MDI Bio Lab and Seacoast Mission Team Up to Combat Water Risks
- October 20, 2023
As MDI Bio Lab’s Community Environmental Health Laboratory continues to expand the scope of the ‘’Healthy Water/Healthy Aging” citizen-engaged research project, it’s joining the Maine Seacoast Mission and Island Institute to extend the program’s outreach to Maine’s outer island communities.
Morgan Karns, a recent graduate of Virginia Tech, was hired as an Island Institute Fellow, and she is based at MDI Bio Lab’s campus in Bar Harbor. She will join the Seacoast Mission’s Sunbeam on trips to the islands, to learn, educate and solicit participation in the Healthy Water/Health Aging initiative.
Karns says that on an initial cruise from Matinicus to Isle au Haut and the Cranberries early in the fall she found that islanders are hungry for information about their drinking water and concerned about its integrity.
“Residents came to me and said things like ‘yeah, I don’t drink the water, it smells, it stains my sink, I’m worried about sea water,’ ” she says. “A lot of people on the islands brought forward that they were worried about their children or their grandchildren, or their niece and nephew. Because they are aware that contaminated water can affect development.”
Although public drinking water is federally regulated, private wells are not. Maine has among the highest per-capita reliance on private wells for drinking water in the United States. Mainers may be at elevated risk for exposure to substances such as arsenic and, as is increasingly of concern, PFAS or “forever chemicals”.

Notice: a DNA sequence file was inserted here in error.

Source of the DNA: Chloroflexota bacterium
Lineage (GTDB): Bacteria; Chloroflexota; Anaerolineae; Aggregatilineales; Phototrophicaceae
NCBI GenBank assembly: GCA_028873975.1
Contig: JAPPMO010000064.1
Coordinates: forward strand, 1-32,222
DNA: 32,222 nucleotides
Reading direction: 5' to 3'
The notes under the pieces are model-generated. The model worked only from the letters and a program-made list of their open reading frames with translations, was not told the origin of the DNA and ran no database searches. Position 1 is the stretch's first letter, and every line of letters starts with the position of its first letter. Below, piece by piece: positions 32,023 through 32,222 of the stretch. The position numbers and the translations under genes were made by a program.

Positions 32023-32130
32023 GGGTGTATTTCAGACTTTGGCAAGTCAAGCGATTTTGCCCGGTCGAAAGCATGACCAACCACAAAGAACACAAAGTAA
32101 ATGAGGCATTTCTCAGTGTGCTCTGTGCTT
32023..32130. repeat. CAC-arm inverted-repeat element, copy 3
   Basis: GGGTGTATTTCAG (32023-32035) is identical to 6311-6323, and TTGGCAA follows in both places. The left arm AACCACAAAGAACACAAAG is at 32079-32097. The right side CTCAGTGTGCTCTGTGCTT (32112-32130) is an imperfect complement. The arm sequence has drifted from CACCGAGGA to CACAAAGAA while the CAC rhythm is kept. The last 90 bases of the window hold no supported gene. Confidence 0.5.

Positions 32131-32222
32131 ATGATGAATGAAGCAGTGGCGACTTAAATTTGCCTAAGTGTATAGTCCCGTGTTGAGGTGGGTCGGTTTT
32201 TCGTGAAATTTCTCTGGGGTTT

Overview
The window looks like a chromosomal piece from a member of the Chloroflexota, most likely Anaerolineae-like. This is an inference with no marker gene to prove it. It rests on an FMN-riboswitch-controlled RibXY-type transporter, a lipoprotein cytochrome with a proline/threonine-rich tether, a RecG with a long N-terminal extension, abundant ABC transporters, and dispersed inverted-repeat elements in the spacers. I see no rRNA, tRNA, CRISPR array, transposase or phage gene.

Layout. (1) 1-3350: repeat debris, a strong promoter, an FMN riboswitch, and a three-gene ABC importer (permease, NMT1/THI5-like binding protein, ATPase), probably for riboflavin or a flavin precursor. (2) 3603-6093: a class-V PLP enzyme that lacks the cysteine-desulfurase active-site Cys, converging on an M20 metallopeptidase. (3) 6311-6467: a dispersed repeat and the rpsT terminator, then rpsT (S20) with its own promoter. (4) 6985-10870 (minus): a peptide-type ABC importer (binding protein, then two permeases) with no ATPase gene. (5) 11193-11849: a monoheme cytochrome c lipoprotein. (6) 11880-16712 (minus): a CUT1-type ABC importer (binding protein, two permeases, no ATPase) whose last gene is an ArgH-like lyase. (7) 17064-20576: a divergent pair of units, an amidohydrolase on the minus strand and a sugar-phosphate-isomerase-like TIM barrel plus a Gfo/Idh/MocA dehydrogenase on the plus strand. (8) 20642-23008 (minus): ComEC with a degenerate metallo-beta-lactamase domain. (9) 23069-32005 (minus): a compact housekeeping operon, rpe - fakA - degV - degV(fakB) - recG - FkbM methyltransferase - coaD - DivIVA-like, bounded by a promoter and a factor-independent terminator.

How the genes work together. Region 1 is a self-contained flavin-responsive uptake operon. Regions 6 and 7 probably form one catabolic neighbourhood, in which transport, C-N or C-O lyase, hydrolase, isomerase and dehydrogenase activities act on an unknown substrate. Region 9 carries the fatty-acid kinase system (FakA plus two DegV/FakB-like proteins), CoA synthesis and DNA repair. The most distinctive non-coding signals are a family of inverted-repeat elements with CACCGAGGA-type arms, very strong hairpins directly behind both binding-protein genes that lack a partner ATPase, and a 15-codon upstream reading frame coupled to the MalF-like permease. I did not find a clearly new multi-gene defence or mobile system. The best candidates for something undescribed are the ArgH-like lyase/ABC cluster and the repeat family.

The “Healthy Water/Healthy Aging” project started as an effort to help older Mainers ensure that they are drinking healthy water by providing access to water testing while engaging them in a research study and health surveys to help understand the relationship between aging and exposures to potentially harmful substances.
Today it’s expanded its scope considerably, and MDI Bio Lab Principal Investigator Jane Disney, PhD., says she’s trying to engage not just Mainers over 55 years old, but all Mainers.
“After all, we are all aging,” she says. “And this partnership with the Seacoast Mission gives us a unique way to engage with islanders of all ages who want to know more about what’s in their drinking water, whether it might be contaminated, and what to do about that.”
The Seacoast Mission seeks to strengthen coastal and island communities by educating youth, supporting families, and promoting good health. The 74-foot, steel-hulled Sunbeam delivers Maine Seacoast Mission’s health, educational, and community building and services to residents of outer islands. Its periodic visits are a familiar and welcome site for these sometimes isolated communities.
“Not a single island community is immune to this problem,” says Douglas Cornman, the Maine Seacoast Mission’s Director of Island Services. “The presence of arsenic and other hard metals is a known fact on every island. I knew from my very first conversation with Jane Disney that the Maine Seacoast Mission had to collaborate in this study. One of our core values is helping communities to thrive. Access to safe drinking water is key to thriving.”
On her recent trip to the island on the Sunbeam, Island Fellow Morgan Karns says she introduced herself to residents as they lined up at flu shot clinics sponsored by the Mission.
“Dozens that we talked to said, ‘yes, I want to participate, please give me more materials and how can I get my water tested?’ ” Karns says. She notes that the Healthy Water/Healthy Aging program is aligned the Bio Lab’s s National Institutes of Health Science Education Partnership Award (SEPA), which engages teachers and students across Maine and New Hampshire as citizen scientists in collecting drinking water for analysis of arsenic and other toxic metals. On some islands, schoolchildren will be involved in collecting water samples from island residents as part of that program.
“I heard a lot of concern among islanders about water supplies being inundated or contaminated by seawater, particularly as our environment changes,” Karns says. “Our goal is to work together to reach a consensus that gives people the healthiest drinking water, and then hopefully the best quality of life, long term.”